• Joyce K. Schiller

    Answer for Beti Schwartz.:
    The sculpture that Eleanor Roosevelt found solace in was Saint-Gaudens’ Adams Memorial in Rock Creek Cemetery in Washington, DC. The name “Grief” was given to the figure by others, not Saint-Gaudens nor Henry Adams who commissioned the work as a grave marker for his deceased wife, Clover Adams.

  • Robin D’Adamo

    Great video and good “About the Artist” but you should use spell check before you publish. It’s Maxfield Parrish, not Perish.

  • deb meister

    We are looking for the credits to find the music selections from the soundtrack. Can anyone help? Particularly the piece playing during the French discussion.

  • Joan M. Kline

    Thank you for the beautiful presentation on the life and work of Augustus Saint-Gaudens – it was profoundly moving!

    With material like this, I don’t understand why Saint-Gaudens’ life hasn’t been made into a fantastic Motion Picture – wake up Hollywood!!

  • dana

    There are moments of goosebumps, this is a piece not to be missed.

    Can anyone name and composer of the Chorale that was played during the Adams Memorial “aka grief” segment? I wish they had run credits.

  • Kathy Contino Turner

    I watched the pbs report on Saint-Gaudens and was sad to see you left out an important fact. On the Masonic Care Community Campus in Utica stands the marble statue “Silence” It was the first important commission for an original work of art received by the young sculptor Augustus Saint-Gaudens (1848-1907). Although officially signed and dated in 1874, the marble statue was only completed in clay and cast in plaster in 1874. The marble carving was completed by Italian craftsmen in 1875. By July 5, 1876, John Quincy Adams Ward, a prominent American Sculptor, had seen the Statue of Silence at the Masonic Hall in New York. On the basis of his favorable impression, Ward recommended that Saint-Gaudens be given the commission for the Farragut Monument which helped launch his career as the most important American Sculptor of the 19th Century. Because Ward saw “Silence” who originally stood in front of the Grand Lodge in Manhattan, Saint-Gaudens received the Farragut commission. “Silence” is well cared for here, its too bad she wasnt included in your report.

  • dana

    Saint-Gaudens’s name for the bronze figure is The Mystery of the Hereafter and The Peace of God that Passeth Understanding, but the public commonly called it Grief—an appellation that Henry Adams apparently disliked. In a letter addressed to Homer Saint-Gaudens, on January 24, 1908, Adams instructed him:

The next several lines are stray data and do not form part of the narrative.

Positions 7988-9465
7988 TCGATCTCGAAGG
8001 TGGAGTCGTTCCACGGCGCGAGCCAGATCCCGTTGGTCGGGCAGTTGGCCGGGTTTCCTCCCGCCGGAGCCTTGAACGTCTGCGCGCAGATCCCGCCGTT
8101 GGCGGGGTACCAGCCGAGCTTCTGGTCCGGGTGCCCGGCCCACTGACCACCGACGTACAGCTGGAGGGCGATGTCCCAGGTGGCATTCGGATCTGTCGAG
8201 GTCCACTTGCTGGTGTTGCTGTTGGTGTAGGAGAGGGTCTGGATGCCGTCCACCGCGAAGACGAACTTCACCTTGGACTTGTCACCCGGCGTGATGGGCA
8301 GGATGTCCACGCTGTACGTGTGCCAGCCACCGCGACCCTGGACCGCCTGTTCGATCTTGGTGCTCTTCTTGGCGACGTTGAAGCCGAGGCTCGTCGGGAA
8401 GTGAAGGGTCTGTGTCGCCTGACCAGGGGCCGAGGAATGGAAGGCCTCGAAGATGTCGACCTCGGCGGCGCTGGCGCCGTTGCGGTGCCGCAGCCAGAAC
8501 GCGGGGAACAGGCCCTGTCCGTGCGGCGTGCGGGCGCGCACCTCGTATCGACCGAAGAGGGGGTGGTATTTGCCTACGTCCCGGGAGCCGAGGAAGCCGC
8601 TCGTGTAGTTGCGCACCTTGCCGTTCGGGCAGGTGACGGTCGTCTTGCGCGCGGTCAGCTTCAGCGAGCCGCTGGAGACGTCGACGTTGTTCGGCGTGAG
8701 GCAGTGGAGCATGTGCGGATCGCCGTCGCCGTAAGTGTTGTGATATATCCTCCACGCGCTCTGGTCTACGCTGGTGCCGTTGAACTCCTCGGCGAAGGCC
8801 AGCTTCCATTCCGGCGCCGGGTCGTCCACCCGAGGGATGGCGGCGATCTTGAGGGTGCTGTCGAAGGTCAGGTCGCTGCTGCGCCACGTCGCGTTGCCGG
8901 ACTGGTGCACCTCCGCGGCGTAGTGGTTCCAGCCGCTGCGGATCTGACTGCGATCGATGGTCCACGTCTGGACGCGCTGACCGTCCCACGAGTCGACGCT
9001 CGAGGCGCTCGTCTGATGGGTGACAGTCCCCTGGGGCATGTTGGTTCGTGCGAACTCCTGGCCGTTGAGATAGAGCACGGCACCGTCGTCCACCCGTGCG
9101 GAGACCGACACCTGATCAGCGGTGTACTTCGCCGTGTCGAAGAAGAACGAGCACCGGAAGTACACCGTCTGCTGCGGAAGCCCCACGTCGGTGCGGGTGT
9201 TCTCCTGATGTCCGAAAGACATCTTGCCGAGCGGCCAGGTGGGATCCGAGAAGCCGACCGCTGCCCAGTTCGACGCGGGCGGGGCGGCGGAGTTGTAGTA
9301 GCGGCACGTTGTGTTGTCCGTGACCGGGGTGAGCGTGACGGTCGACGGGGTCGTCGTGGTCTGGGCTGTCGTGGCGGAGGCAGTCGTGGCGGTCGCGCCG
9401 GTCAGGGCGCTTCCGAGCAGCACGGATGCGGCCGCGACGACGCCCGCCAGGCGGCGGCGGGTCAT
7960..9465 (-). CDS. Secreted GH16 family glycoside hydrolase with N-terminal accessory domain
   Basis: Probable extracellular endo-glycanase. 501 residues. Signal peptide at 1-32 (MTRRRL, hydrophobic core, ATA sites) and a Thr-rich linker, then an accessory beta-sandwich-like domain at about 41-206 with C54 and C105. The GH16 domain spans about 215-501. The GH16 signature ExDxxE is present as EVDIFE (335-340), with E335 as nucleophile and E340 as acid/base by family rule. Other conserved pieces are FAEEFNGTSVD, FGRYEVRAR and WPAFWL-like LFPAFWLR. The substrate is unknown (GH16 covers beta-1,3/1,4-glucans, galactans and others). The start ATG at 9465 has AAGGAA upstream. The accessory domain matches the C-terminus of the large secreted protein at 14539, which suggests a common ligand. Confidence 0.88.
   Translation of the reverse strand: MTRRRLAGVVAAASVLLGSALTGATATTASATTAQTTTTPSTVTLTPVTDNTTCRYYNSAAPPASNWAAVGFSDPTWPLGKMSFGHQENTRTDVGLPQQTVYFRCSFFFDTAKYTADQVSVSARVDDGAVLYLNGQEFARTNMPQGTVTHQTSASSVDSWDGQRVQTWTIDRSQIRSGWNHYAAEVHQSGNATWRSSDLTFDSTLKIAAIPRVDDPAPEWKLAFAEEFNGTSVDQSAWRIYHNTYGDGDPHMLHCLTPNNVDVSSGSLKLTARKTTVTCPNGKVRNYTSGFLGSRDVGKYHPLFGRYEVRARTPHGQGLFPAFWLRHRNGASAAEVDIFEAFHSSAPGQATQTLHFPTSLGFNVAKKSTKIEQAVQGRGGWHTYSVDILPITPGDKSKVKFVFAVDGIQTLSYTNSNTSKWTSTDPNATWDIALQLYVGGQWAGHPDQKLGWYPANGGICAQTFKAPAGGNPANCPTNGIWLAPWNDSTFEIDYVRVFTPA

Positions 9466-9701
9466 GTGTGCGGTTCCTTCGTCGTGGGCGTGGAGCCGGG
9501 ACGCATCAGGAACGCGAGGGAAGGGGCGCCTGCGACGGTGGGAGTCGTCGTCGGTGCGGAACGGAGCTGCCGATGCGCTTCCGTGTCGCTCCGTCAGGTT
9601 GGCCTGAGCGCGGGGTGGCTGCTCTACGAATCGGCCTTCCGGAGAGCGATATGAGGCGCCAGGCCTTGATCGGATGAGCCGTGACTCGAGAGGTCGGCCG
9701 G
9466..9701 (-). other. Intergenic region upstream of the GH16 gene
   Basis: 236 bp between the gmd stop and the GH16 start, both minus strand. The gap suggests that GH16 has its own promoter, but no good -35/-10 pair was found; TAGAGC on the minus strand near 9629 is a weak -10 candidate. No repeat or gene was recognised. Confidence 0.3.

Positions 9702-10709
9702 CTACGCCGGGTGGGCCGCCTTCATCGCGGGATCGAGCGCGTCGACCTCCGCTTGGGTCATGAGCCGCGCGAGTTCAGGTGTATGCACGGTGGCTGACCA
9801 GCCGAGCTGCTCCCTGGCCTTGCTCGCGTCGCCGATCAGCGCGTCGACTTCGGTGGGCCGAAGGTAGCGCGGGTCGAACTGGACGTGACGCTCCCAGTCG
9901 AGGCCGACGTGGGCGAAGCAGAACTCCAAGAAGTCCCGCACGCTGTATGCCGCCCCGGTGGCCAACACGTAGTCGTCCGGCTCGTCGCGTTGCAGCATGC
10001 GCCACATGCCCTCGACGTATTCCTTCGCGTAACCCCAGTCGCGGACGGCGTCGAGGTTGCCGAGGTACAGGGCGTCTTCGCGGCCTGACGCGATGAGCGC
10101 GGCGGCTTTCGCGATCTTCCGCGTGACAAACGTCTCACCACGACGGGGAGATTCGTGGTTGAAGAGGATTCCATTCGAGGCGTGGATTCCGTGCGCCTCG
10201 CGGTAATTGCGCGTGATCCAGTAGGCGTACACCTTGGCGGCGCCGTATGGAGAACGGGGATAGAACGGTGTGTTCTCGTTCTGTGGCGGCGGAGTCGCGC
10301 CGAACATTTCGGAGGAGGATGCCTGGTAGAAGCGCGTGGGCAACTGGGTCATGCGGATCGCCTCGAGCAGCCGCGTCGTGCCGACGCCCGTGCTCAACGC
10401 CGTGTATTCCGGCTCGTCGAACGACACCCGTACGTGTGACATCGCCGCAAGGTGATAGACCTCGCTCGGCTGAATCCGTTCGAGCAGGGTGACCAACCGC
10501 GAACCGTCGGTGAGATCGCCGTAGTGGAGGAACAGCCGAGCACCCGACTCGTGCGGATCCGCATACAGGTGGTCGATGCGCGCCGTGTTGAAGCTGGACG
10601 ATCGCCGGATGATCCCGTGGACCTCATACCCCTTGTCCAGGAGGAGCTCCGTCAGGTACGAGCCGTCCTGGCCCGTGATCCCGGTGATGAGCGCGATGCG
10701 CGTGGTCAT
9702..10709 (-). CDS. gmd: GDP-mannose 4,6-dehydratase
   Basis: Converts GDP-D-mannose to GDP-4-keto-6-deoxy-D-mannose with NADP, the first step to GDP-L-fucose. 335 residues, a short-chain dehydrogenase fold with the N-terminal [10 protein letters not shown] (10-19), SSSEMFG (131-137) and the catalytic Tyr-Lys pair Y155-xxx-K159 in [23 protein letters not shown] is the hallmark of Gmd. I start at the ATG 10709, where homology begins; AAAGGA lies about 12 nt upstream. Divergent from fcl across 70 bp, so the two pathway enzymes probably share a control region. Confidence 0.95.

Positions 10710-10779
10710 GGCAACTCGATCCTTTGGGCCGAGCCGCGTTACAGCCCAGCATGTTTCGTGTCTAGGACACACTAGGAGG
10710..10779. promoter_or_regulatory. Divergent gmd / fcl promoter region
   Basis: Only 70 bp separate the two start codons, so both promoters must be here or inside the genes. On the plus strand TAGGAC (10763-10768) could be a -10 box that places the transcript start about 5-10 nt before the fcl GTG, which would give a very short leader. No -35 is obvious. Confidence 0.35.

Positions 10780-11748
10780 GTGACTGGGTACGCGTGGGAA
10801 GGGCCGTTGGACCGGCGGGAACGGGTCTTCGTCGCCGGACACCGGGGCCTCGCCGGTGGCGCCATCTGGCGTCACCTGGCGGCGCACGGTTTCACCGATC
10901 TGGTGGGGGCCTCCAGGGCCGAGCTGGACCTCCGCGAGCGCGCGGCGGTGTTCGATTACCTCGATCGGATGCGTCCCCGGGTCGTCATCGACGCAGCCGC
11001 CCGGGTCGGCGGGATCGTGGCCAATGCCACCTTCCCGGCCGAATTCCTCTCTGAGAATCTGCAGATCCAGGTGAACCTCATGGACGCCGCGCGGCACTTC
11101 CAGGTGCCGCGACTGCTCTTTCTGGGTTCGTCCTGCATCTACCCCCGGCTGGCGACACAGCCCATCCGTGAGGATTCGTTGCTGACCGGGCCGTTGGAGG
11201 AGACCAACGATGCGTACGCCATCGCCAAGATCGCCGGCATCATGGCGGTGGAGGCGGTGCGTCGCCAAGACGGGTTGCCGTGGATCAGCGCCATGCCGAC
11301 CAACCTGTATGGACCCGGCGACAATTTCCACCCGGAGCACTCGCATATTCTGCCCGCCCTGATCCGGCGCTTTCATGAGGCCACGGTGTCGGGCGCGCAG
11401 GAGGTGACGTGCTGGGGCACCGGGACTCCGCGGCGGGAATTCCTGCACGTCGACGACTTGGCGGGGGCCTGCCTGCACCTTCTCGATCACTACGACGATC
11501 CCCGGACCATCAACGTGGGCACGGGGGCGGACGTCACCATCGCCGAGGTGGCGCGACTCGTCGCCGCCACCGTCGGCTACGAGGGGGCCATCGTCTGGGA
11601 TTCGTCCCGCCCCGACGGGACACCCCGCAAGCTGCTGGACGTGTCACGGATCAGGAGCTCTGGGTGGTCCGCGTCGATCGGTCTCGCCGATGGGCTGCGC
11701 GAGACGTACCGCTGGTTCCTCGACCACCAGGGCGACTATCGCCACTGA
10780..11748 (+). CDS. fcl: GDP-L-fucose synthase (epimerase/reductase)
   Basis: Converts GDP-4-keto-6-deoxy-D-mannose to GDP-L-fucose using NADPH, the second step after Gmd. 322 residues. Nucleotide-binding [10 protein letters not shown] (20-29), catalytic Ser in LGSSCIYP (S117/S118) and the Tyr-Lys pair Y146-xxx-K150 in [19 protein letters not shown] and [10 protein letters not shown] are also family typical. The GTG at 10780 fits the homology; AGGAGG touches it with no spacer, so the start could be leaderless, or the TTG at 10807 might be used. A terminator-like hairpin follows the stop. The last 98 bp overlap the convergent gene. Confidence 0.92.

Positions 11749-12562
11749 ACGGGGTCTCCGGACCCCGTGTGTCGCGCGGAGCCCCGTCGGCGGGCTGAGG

“Do not allow the world to tag my figure with a name! Every magazine writer wants to label it as some American patent medicine for popular consumption—Grief, Despair, Pear’s Soap, or Macy’s Mens’ Suits Made to Measure. Your father meant it to ask a question, not to give an answer; and the man who answers will be damned to eternity like the men who answered the Sphinx.”

    Google “Adams Memorial” lots of pics.

  • Angela Verdoux

    I watched the PBS presentation on Saint-Gaudens that evening and again early the next morning before I left for work. I was engrossed and deeply moved by the entire film from the touching commentary that gave me a better under standing of Saint-Gaudents to the music. Saint-Gaudens sculptures were filmed and shown with so much respect allowing the emotion and power of the pieces to be appreciated by the viewers. The experience left me in awe and at peace and like others who commented, I hope to experience his works first-hand.

  • Jeanette Watkins

    Wonderful presentation about Saint-Gaudens’ life and work. His sculpture is beautiful. The film was beautiful. I want to see it again.

  • Betty Collins

    I thoroughly enjoyed your presentation of Saint-Gaudens life and works. i too, am interested in learning more about the music that accompanied the program. I have also decided to pursue additional information about his life. Sadly, local libraries do not have any books on this subject. I have suggested they add books about Saint-Gaudens to their collection. Thanks again for this exceptional program.

  • Shirley Pollock Parker

    What a wonderful program on PBS tonight. Four of us are headed to Cornish in ten days to see the coin and the Cornish area. Thanks for the show…………………I know it will be much more enjoyable now.

  • Dr. Douglas R. Hoenes

    Saint Gaudens’ most beautiful and memorable work was on the US $20 gold Piece: that $20 gold coin when it was struck has now risen in value, mostly in response to the fact it is considered” the “most beautiful coin ever produced by the US Mint”. I agree with that, but I think Saint Gaudens’ most beautiful sculpture is the nude standing image of the Goddess of the Hunt, Diana, with herbow extended and bowstring pulled. It is absolutely stunning! Saint Gaudens was clearlygifted with the sculptural ability

  • jasencak

    Did Saint Gaudens do any lithos of shoe makers?

  • LoveLincoln

    I am searching for an estimated value that Saint Augustus bronze “Standing Lincoln Statue” could have been worth back in 1999?

  • Carolyn Weist

    How can I purchase a copy of the film of the program about Augutus Saint-Gaudans.

  • Ruth Donaldson

    This wonderful presentation about the life and work of Saint Gaudans moved me a few TV films do. It captures the emotions inherent in his work and I want to watch it again and again. Is it possible to buy DVD of the film?

Inside This Episode

  • About Augustus Saint-Gaudens